On information leakage, Bruce Schneier comments:
It's easy to say "we haven't seen any cases of fraud using our information," because there's rarely a way to tell where information comes from. ... Everyone thinks their data practices are good because there have never been any documented abuses stemming from leaks of their data and everyone is fooling themselves.
Many years ago, when I worked on some information systems for direct mail marketing, it was standard practice to include fictional entries in a mailing list, which allowed for the rapid detection of abuse. In this context, abuse generally means using the mailing list for a purpose not authorized by the mailing list owner/administrator, and/or without proper payment. The data owner has an incentive to control abuse, because abuse degrades the value of the data to the owner. The relationship between the data owner and the data user is one of provisional trust, with retrospective sanctions whenever abuses of trust come to light. This relationship works because of the detection mechanism. And the mechanism works because the data user cannot discriminate between the fictional entries and the real ones.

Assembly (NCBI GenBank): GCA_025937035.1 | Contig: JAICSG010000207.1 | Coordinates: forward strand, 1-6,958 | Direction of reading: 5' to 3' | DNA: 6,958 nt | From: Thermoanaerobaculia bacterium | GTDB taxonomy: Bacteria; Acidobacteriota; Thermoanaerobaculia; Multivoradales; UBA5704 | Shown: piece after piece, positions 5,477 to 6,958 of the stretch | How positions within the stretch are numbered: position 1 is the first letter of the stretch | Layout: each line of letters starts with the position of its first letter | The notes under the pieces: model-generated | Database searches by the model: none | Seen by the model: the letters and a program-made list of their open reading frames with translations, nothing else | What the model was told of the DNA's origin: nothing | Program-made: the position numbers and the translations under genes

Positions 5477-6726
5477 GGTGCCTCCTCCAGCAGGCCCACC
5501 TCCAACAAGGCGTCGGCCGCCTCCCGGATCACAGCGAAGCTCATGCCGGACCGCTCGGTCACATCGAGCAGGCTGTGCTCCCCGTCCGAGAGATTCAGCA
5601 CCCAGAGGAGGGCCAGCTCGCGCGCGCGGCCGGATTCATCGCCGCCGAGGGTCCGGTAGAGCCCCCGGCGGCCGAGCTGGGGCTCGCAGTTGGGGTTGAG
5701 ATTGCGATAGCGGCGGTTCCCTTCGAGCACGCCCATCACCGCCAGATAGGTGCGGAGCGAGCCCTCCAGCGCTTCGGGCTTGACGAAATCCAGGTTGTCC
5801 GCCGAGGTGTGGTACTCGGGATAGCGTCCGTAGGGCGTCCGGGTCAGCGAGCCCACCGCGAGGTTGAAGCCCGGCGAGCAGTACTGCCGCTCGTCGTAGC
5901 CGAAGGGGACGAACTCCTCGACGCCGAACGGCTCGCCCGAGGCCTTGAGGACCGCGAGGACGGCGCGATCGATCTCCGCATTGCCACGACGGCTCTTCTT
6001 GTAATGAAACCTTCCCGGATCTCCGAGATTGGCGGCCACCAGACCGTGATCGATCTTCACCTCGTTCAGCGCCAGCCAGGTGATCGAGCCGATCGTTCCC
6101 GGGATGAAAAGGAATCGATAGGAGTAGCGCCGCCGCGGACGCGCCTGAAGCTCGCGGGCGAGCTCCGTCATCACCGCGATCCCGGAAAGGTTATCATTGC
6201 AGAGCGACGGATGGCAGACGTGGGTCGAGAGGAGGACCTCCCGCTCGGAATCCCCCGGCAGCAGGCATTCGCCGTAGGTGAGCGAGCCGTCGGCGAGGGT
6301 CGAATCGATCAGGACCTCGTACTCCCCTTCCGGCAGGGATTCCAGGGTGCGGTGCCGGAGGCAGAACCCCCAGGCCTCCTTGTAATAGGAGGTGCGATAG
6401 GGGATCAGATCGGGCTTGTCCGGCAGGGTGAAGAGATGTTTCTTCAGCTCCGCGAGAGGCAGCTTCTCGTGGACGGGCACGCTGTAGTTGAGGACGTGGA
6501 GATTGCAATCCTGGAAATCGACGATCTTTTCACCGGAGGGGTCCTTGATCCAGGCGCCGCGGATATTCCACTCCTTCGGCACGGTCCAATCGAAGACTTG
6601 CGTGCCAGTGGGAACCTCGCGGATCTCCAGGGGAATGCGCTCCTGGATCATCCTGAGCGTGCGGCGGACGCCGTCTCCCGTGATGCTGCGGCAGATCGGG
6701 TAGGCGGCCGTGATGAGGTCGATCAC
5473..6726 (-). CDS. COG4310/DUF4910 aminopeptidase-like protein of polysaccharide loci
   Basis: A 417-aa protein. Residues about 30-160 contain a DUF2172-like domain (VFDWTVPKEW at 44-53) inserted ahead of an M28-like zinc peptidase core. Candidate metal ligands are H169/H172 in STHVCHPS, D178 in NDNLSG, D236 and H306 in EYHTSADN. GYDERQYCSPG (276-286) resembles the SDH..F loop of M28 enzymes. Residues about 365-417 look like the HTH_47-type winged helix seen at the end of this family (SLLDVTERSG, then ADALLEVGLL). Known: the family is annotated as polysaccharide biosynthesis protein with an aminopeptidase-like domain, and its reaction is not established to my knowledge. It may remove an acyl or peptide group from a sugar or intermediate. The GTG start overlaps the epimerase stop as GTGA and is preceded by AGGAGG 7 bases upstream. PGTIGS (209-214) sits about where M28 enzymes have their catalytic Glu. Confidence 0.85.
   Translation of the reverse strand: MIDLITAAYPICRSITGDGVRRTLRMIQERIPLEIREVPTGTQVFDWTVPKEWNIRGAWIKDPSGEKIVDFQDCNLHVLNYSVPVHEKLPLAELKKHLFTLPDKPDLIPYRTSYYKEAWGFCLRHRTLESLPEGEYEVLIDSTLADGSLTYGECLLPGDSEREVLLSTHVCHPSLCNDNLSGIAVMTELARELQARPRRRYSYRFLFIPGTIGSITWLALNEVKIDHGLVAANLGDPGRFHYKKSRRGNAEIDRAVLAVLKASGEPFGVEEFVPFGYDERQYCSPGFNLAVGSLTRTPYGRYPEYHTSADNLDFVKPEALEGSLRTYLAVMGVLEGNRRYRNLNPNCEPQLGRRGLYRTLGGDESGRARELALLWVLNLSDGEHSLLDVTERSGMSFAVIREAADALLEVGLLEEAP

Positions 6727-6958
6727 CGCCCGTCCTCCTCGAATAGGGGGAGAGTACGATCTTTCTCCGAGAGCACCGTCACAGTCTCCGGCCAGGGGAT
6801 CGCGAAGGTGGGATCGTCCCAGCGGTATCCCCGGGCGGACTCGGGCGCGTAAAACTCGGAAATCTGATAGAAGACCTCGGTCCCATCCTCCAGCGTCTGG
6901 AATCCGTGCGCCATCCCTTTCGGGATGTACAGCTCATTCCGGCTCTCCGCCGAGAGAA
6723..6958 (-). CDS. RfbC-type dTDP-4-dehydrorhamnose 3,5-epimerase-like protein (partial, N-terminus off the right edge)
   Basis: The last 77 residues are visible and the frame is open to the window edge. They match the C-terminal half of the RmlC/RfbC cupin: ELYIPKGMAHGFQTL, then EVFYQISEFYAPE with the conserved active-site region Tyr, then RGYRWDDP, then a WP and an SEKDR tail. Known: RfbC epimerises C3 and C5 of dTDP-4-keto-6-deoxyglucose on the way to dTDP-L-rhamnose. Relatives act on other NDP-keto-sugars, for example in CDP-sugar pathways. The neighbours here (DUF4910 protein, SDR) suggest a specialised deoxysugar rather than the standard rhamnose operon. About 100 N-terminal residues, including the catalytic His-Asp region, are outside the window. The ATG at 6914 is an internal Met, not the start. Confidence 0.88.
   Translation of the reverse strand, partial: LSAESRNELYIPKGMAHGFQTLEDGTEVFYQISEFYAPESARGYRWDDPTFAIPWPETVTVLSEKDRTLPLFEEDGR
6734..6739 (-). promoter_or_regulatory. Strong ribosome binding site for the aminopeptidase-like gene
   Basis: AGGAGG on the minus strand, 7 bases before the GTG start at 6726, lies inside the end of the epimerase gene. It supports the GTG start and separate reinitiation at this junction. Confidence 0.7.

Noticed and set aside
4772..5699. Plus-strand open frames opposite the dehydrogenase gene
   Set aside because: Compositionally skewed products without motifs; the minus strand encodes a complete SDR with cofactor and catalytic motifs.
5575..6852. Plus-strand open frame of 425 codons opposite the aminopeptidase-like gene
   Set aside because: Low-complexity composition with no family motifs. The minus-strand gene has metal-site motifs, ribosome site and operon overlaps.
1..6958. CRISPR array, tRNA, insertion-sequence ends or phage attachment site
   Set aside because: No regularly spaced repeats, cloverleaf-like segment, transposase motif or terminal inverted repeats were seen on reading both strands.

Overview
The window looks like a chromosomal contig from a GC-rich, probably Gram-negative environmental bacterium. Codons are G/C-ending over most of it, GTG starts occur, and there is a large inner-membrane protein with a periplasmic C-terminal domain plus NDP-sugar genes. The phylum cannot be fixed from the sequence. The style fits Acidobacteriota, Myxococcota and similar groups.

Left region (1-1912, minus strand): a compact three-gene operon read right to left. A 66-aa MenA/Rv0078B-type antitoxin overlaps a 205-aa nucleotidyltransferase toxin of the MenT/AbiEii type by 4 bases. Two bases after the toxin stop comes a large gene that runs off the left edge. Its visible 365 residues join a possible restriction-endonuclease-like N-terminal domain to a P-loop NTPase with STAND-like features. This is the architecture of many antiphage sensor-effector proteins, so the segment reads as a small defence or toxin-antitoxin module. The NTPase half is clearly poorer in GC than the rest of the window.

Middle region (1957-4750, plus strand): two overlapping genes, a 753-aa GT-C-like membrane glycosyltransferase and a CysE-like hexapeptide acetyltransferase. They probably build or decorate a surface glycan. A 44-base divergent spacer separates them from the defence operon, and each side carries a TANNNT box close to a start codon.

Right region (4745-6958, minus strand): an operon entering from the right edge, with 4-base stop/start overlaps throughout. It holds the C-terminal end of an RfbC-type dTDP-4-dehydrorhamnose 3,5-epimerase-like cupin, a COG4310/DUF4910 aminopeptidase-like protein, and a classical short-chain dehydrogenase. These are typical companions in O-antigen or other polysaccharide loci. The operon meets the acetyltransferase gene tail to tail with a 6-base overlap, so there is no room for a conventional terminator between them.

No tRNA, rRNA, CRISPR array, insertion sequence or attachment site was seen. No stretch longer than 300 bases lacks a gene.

So why doesn't this work for the current spate of privacy violations and identity theft vulnerabilities? Assuming that the fictional entries are properly constructed. There are some technical considerations and some social considerations (including regulation), but the value of such a mechanism should be obvious.
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